How exactly does paying for the pollution make it go away? Is there any point of having a system of trading emissions allowances if we are still emitting the same amount of climate changing stuff? Surely the objective is to reduce the amount of stuff we generate, but there is not much discussion about this.

That’s right, it won’t stop pollution, any more than motorway tolls will stop commuters who have no other way to get to work. But emission control is only one way to reduce the CO2 in the air.

A combination of power-station efficiency upgrades and biological sequestration can probably achieve far more in the medium term. Sequestration could potentially boost farming productivity as a side effect. See the Wentworth Group’s latest proposal, Optimising Carbon in the Australian Landscape.

Terrestrial sequestration is the nearest thing to a magic bullet we’ll ever see in global problem-solving. It’s having your cake and eating it too. It’s walking and chewing. It’s removing carbon atoms from the air and using them to grow more trees and more food for the six billion and rising, rather than trying to pump the gas into rock reservoirs.

The Wentworth Group of Concerned Scientists suggests:

At a global scale, a 15% increase in the world’s terrestrial carbon stock would remove the equivalent of all the carbon pollution emitted from fossil fuels since the beginning of the industrial revolution …

CSIRO estimate that the Australian landscape has the biophysical potential to store an additional 1,000 million tonnes of CO2e in soils and vegetation for each year of the next 40 years.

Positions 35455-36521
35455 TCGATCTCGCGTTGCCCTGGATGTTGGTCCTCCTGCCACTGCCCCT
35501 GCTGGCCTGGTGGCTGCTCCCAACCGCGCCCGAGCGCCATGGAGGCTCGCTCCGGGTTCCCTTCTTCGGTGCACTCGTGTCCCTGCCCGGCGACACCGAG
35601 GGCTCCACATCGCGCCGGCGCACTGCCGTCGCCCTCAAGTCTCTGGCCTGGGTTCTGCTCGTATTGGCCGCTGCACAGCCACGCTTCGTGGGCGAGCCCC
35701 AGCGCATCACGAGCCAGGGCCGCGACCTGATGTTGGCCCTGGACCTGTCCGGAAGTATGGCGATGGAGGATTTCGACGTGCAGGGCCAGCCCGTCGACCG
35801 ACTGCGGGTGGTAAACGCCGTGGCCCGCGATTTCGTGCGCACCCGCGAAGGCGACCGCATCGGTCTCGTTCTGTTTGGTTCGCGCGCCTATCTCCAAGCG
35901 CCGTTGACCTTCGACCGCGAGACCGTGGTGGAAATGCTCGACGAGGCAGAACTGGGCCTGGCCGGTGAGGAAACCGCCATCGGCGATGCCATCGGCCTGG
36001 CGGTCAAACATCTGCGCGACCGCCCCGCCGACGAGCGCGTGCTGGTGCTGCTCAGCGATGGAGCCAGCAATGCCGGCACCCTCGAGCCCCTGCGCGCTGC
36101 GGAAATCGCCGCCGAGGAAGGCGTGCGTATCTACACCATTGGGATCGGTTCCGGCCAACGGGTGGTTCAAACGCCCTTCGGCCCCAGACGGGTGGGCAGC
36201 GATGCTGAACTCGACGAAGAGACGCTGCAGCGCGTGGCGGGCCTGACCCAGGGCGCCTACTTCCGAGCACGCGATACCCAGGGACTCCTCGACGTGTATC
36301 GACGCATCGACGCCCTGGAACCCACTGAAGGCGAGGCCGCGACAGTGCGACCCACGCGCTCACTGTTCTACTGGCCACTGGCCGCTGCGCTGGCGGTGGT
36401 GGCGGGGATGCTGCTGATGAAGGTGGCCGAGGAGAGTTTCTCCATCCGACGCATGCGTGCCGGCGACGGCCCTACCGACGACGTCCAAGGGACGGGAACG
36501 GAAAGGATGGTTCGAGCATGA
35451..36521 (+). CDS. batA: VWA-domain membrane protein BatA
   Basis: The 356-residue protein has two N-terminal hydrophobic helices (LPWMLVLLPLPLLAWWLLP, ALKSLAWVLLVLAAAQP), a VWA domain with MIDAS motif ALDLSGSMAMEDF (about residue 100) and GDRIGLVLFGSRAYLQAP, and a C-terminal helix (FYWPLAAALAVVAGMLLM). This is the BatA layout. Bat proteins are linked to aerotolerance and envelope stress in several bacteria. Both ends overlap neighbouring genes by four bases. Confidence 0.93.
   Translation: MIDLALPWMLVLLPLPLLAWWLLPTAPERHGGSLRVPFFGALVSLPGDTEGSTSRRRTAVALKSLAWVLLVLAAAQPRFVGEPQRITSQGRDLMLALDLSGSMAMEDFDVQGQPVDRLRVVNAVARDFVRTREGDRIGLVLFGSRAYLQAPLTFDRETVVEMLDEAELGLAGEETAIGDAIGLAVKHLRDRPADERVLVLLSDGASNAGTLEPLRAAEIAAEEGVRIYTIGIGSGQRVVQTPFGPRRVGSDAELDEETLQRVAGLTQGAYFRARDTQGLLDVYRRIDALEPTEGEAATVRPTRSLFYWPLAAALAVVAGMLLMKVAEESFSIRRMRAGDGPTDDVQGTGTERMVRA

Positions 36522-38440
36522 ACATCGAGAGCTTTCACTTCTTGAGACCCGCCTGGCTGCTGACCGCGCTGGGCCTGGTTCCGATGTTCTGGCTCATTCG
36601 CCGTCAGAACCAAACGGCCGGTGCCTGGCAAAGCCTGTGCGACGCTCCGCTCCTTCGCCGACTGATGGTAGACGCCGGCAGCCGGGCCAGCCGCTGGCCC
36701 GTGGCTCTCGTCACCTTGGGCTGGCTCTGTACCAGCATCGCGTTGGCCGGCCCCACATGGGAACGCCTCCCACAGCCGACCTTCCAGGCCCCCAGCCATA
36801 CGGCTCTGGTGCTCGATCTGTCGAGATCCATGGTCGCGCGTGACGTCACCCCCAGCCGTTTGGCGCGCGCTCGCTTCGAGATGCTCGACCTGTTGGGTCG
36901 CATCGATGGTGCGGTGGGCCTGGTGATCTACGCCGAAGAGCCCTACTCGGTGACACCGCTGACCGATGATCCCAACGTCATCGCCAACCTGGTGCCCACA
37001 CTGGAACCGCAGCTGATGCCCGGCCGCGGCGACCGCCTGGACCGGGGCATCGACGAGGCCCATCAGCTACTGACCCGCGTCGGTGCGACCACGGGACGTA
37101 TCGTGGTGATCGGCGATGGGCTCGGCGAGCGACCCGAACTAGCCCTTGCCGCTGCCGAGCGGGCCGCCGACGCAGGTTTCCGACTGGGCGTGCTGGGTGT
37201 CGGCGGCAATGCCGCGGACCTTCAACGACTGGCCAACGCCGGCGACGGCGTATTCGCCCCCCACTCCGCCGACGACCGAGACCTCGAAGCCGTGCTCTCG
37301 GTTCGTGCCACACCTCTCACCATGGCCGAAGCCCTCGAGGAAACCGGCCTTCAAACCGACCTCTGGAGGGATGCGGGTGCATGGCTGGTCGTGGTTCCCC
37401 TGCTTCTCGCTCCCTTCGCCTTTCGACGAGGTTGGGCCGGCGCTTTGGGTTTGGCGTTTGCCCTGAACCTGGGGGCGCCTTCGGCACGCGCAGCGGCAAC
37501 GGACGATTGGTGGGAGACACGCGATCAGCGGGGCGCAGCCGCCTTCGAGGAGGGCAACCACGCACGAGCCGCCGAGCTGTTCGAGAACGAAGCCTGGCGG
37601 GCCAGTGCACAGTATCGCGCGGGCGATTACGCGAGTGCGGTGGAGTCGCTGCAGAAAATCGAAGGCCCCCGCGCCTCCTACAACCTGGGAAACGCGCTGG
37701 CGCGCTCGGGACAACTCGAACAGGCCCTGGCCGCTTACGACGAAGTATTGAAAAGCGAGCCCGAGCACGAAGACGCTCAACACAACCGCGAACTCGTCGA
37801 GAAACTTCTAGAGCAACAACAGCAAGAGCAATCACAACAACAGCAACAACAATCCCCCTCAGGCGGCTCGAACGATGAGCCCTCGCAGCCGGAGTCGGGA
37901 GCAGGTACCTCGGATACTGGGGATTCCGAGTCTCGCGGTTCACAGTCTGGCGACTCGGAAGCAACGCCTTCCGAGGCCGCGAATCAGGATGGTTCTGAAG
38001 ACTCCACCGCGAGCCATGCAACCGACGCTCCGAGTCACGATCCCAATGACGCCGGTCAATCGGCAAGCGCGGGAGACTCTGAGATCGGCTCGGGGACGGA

If Australia were to capture just 15% of this biophysical capacity, it would offset the equivalent of 25% of Australia’s current annual greenhouse emissions for the next 40 years.

They go on to outline practical ways of including terrestrial sequestration in a carbon abatement scheme.

If Turnbull has done one significant thing in his role as opposition leader, it’s to put an amendment on the table whereby farmers can be rewarded for contributing to carbon abatement. Without penalizing them for emissions that are avoidable only by shutting down their farms — which would be equivalent to making people pay an externality tax for eating.

The farming sector may have a lot more to offer in solving the greenhouse problem, and more interest in doing so, than many people have been giving them credit for.

Send your comments, corrections, clarifications and c*ck-ups to [email protected]. Preference will be given to comments that are short and succinct: maximum length is 200 words (we reserve the right to edit comments for length). Please include your full name — we won’t publish comments anonymously unless there is a very good reason.

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Peter Fray
Peter Fray
Editor-in-chief of Crikey